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smccray last won the day on November 14 2018

smccray had the most liked content!

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About smccray

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    Won't Leave!
  • Birthday 01/24/2000

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    Dallas, TX KADS
  • Model
    A36 (Former M20J 205)

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  1. Different strokes I suppose :). I toyed with mounting my iPad mini where you have the ipad on the right mounted. I didn't care for that location. I stuck a 796 on the copilot side and an ipad mini on the yoke. I really liked that setup. My old 205 has been gone for 2 years... I do miss that plane.
  2. In a bag backing up the iPad mini. Normal size ipad is big for a cockpit. I have a big iPad pro, and I run Garmin Pilot on it, but I would have a hard time trying to use it in the plane.
  3. My TN A36 runs 180 at 12k ft all day long. I saw 195 TAS at 17.5 on a long flight last summer (4 hrs). Plane runs great and it’s a fantastic setup. I’m not sure the operating recommendations are quite right but that’s okay. I’ve been unable to push that much fuel through my engine without the temps running higher that I’m comfortable. CHTs stay nice and cool at all times I wouldn’t say the Beech is faster on less fuel carrying more. That said, the A36 is a great setup. 1350 lbs of useful load (on paper) including a turbo and air conditioning.
  4. I have a whole King HSI system (all pieces) that came out of a 28v A36. Just sitting on the shelf...working when removed.
  5. Sky Manor is a great airport. Had the pre-buy of my A36 done there. Great restaurant on the field. Heard you say something about using the whole runway- we were really heavy departing at 3:00ish in late May- it was warm. We’re rolling down the runway seeing those trees get bigger and the CFI says, “Oh $hit...” It was no big deal, but the CFI is used to light planes and that definitely wasn’t us. Take off roll was as expected, but the runway is only 2900 ft long and a heavy plane takes a while to get going.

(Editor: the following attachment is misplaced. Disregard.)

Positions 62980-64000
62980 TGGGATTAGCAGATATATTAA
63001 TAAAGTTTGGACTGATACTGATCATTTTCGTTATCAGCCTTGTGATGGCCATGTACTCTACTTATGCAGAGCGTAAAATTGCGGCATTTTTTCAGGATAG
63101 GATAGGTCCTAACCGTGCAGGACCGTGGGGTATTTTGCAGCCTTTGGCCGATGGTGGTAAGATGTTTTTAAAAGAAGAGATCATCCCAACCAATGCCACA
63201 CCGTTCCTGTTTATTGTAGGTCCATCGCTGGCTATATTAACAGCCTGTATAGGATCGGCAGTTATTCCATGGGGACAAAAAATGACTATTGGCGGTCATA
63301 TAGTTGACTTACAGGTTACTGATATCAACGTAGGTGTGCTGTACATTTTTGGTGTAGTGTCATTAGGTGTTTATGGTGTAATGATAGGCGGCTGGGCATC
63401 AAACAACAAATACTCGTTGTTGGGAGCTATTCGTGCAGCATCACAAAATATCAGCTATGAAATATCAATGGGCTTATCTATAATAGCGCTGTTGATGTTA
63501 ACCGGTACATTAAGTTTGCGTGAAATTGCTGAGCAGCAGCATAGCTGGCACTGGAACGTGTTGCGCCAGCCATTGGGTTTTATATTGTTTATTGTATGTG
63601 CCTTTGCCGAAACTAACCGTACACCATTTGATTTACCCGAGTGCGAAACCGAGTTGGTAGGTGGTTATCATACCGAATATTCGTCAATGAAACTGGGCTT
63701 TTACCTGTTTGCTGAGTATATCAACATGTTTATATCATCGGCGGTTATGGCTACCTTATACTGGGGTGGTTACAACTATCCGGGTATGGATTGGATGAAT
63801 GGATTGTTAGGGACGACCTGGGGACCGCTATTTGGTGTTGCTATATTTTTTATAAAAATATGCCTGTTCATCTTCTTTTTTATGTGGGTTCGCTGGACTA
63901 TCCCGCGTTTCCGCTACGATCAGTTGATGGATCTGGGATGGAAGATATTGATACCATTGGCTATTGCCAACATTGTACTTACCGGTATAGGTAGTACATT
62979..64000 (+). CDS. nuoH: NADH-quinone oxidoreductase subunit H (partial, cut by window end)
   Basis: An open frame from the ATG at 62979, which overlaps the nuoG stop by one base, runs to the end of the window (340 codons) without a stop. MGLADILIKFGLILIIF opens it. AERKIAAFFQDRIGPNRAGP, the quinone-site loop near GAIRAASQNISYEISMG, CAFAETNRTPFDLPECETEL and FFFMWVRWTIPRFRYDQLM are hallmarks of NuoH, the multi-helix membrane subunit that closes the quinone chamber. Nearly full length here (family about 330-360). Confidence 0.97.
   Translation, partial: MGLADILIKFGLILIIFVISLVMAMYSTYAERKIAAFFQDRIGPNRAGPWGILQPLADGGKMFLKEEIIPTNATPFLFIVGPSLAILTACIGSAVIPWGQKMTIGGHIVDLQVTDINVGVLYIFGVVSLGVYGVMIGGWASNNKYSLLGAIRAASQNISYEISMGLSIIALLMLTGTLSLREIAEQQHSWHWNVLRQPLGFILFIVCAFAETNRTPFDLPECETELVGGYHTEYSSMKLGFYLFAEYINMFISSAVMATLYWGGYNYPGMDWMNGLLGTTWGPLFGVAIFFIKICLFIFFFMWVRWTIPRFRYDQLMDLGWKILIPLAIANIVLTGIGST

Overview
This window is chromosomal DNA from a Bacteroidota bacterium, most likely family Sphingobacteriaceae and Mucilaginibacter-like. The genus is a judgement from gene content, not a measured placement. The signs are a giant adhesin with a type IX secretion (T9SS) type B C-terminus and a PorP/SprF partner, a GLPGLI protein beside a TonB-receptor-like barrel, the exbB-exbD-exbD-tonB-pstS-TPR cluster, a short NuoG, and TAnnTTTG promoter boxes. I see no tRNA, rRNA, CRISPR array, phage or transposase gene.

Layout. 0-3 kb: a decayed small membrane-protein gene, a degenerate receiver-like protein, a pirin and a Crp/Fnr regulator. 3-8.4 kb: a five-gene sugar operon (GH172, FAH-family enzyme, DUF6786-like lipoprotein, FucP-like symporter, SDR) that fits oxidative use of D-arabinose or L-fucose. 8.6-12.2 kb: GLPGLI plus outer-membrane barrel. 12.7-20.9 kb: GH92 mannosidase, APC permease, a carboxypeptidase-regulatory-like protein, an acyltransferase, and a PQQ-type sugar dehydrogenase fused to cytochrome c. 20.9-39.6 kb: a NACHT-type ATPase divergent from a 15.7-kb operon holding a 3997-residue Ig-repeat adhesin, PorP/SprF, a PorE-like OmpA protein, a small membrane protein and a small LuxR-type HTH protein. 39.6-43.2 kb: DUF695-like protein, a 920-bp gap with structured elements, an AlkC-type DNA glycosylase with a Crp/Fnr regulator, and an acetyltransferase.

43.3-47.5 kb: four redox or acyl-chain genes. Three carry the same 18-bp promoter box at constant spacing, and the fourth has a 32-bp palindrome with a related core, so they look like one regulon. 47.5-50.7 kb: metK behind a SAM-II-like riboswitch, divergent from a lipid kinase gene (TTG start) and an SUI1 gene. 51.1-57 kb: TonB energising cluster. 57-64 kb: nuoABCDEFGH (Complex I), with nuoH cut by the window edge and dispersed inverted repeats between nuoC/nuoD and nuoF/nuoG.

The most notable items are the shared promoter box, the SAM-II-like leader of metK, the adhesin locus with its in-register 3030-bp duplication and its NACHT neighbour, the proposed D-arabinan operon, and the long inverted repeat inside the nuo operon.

6. Beginning in 1979 the A36 got an expanded baggage compartment behind the back two seats. The rear baggage is bigger than my old J model. There's also a baggage area between the first two rows of seats. There's plenty of room for a few large duffle bags in this area. Loading is important as the emergency gear extension is in that same area, but there's a lot of room. Nope. The Mooney gets a bad rap for a lack load carrying ability (we both know it does just fine), but you're not going to win an ease of loading comparison against an A36. The A36 doesn't have the same rear CG challenges as the 4 seat bonanzas, and with two back doors its much easier to load anything in the plane. I'm sure we could get creative and come up with a few examples, but I can't think of any loading scenario of people + bags that's not easier to load in an A36. Perhaps if you need to carry ping pong balls without putting them in a bag.... I don't know.. The operating cost is lower in the Mooney (efficiency), and the way baggage is loaded is part of the trade off. That's not a knock on a Mooney- just a trade offs.
  7. They’re both great airplanes .
  8. Random thought (and I know this is out there a bit)- I wonder if Mooney is taking steps to minimize cash outlays now because Pipistrel is close to certifying the Panthera. Radio silence from Pipistrel, but the Panthera will tough competition for the Ovation if the Panthera is ever certified. I'll acknowledge up front that this is unlikely, but it's not outside the realm of possibilities.